“If they don’t have electricity, how are we supposed to serve them virtually?” she asks.

“We don’t know when we are going to be able to see clients in person, but it’s not going to be anytime soon. So if they start shutting clients off, we can’t help them.”

However, Keating recognizes the potential drawbacks of continuing to extend the moratorium.

“It’s a double-edged sword,” she says. “The longer we wait to shut people off, the higher their bills are. But it just doesn’t make sense in a pandemic.”

Working in partnership with other organizations, including community-based organizations like Verde and Community Energy Project (CEP), and the Citizens’ Utility Board, Tanner and Keating have been a part of early discussions about shifting away from that utility outreach that relies on the threat of disconnections.

“Utilities might not be getting responses [from customers in arrears] because they might not be the best messenger. If you don’t have the money to pay right now, how likely are you going to be to open the envelope? How likely are you going to be to answer a call?” Tanner says. 

“A bigger conversation needs to be had.”

Charity Fain is the executive director at CEP, which provides free home services focused on safety, health and energy efficiency. As climate justice advocates who serve low-income and BIPOC communities, CEP has pushed the Oregon PUC to transition to working with community-based organizations when assisting community members in arrears, instead of relying on shutoffs.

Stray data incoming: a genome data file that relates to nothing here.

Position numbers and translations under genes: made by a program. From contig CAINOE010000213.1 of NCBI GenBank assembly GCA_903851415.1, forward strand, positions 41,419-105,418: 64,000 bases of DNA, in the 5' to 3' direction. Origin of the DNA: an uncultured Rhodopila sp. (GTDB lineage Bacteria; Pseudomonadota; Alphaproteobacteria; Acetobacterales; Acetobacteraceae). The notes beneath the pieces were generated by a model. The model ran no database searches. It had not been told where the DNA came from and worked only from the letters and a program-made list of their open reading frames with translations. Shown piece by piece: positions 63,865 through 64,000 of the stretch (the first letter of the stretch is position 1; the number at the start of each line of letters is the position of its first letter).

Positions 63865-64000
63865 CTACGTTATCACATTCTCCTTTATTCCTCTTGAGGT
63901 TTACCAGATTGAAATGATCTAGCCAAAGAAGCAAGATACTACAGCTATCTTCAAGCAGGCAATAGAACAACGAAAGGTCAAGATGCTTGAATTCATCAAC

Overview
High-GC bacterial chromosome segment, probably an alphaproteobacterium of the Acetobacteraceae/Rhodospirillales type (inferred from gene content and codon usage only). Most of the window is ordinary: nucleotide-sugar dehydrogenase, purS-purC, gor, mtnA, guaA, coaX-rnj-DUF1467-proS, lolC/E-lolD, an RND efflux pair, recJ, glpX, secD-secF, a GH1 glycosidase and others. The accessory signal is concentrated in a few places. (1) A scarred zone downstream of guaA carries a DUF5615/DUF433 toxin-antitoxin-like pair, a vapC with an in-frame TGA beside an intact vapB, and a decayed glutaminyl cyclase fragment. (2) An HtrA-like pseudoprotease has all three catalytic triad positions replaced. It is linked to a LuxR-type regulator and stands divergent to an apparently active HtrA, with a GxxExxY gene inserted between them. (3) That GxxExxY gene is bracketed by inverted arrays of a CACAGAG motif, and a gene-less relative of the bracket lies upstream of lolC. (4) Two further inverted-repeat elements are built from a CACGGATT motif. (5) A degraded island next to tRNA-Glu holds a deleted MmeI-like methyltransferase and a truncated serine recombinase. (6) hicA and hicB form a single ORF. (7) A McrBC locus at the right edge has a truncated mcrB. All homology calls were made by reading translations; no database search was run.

Fain says the pandemic, which has exacerbated existing inequities, makes the case for alternative utility outreach clear.

“We have to take this opportunity to build a better future,” she says.

One of the ways County officials are trying to create a more equitable community after the pandemic is by supporting House Bill 2475, designed to reduce energy disparities by allowing the Oregon PUC to differentiate utility rates for energy-burdened households. It will also open a stream of funding to support community-based organizations that work to achieve environmental justice for low-income communities. The bill is also expected to reduce energy burden and the risk of disconnection for low-income community members.

“This is a reform that everyone — the utility companies , rate payers, and the people who struggle to pay their bills every month — acknowledges we need,” Chair Kafoury says. “I hope the legislature is able to finally get it done.”

“I, someone in our community who is very vulnerable, and [Nike co-founder] Phil Knight all pay the same utility rate, and that makes little sense,” Tanner says. 

The bill would also make it possible for groups that represent low-income ratepayers and people of color to participate in Oregon PUC rulemaking processes by providing those groups funding to participate. Other rate-payer advocacy groups have had access to this funding, also known as intervenor funding, but HB 2475 would allow organizations advocating for environmental justice in low-income communities to use their voices at these proceedings for the first time.

“We want to open those funding streams for other organizations so we can have their expertise at the table and inform the commission about the benefits or burdens that their decision-making places on their communities,” says Tanner.